But that's not the point of this little item. He has a rather brilliant post on writing partners. Some choice bits:
Cinematical has an actual employed (and probably about to be unemployed due to the coming strike) writer on staff writing about..well, writing. What else would he write about? If you're interested in this story of thing, he has five in-depth tips for collaborating on scripts when you don't physically meet with your writing partner, which I found terribly odd. Then again I find the entire notion of collaborative writing odd. If you're supposed to write the second act of a telescript and your partner is in the process of writing the first act, how do you know where to start when you don't know where he or she is going to end?
Hey, at least the Cinematical guy doesn't call himself the media pundit! But how hilarious is this? It's a total mystery to him how two writers could possibly write something together. Although I am unfamiliar with the term "telescript," maybe PWT's really, really old. I dunno. But it gets better:
I guess you'd have to heavily rely on writing from an outline (I despise them like evil leprechauns) which will only hobble you, should a TV show want to hire you onto their staff. I've never heard of a writing team being hired on a staff and they won't function at all once they do because it's a massive waste of resources. I can pretty much promise you that I can write a single script in the time it takes any single writing team to bang out the outline and for two simple reasons: I won't need an outline since I am writing alone, and I can write extremely fast.
An outline -- actually knowing where the story is going -- will hobble you? Hey, fellow writers -- has this been your experience? And if you're hired on staff, not only will you have to "heavily" rely on the outline, that's all it's about, baby. Because the outline has to be approved by the showrunner, the production company (if there is one), the studio and the network. If it is approved, you'd better not deviate from it without an exceptional reason. The real beauty of the paragraph, though, is that PWT, the media pundit/freelance screenwriter-who-has-never-sold-anything from North Carolina, has NEVER -- in all his born days -- heard about a writing team being hired to write for TeeVee. EVER! His claim that it's a waste of resources indicates that he thinks each member of a team makes a full salary, which isn't true. You split a salary. So basically, you make HALF of what a single writer makes. It's two for one, which is the opposite of a massive waste of resources. It's like recycling!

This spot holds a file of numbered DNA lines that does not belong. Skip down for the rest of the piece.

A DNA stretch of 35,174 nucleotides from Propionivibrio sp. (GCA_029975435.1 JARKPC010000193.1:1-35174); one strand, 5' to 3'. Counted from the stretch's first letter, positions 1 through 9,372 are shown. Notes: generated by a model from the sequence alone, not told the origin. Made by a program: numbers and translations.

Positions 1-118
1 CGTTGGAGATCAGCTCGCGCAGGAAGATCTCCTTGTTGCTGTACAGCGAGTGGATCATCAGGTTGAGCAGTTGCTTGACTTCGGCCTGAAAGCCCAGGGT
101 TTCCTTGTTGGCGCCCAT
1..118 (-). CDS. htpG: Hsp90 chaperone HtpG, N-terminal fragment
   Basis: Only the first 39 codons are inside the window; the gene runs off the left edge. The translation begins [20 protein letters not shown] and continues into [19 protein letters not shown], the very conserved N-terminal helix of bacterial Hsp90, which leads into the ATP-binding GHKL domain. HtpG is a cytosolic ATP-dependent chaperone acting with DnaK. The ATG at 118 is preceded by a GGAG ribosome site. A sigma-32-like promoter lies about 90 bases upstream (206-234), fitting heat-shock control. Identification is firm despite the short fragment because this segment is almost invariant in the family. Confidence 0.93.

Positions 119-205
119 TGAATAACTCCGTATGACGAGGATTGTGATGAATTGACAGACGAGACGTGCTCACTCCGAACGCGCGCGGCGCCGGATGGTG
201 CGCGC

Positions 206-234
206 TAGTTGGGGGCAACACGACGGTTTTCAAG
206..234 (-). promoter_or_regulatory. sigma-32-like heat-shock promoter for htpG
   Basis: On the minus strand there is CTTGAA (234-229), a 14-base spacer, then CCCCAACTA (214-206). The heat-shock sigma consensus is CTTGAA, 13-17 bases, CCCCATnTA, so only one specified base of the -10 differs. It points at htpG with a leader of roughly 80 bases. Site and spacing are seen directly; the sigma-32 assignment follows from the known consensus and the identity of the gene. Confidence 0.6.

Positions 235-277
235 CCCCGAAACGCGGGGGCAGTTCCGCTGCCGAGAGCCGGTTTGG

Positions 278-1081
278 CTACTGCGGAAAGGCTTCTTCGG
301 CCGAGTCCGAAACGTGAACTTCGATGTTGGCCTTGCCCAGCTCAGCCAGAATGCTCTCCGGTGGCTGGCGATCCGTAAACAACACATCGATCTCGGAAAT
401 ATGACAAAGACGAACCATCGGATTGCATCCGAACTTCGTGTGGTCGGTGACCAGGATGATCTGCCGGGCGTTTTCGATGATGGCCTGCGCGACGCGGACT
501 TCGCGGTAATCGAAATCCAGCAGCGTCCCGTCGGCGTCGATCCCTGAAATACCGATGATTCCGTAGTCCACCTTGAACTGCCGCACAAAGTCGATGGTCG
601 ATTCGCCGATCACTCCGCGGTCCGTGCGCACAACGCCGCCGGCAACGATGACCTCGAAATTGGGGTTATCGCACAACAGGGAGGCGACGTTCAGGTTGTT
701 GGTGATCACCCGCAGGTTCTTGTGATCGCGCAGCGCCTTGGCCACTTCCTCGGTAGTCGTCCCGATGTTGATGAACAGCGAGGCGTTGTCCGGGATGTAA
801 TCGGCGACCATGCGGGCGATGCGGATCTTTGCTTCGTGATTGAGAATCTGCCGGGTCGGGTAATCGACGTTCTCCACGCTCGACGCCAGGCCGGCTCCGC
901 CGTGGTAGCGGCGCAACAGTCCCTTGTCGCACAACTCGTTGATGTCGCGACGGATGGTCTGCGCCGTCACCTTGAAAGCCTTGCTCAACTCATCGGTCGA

But PWT doesn't stop there, folks! He goes on to promise -- PROMISE! -- that he can write a script faster than a writing team can. Look, PWT. Anybody can shit out sixty pages of crap. I could type sixty pages of something today. That doesn't mean it's a STORY. And I would LOVE to know how long he thinks it takes us to break a story. Because if this were a contest, we wouldn't have to actually write an outline. We'd take a day to break a story and we could write a first draft in another few days or, if pressed, THE NEXT FUCKING DAY. Don't test me, son.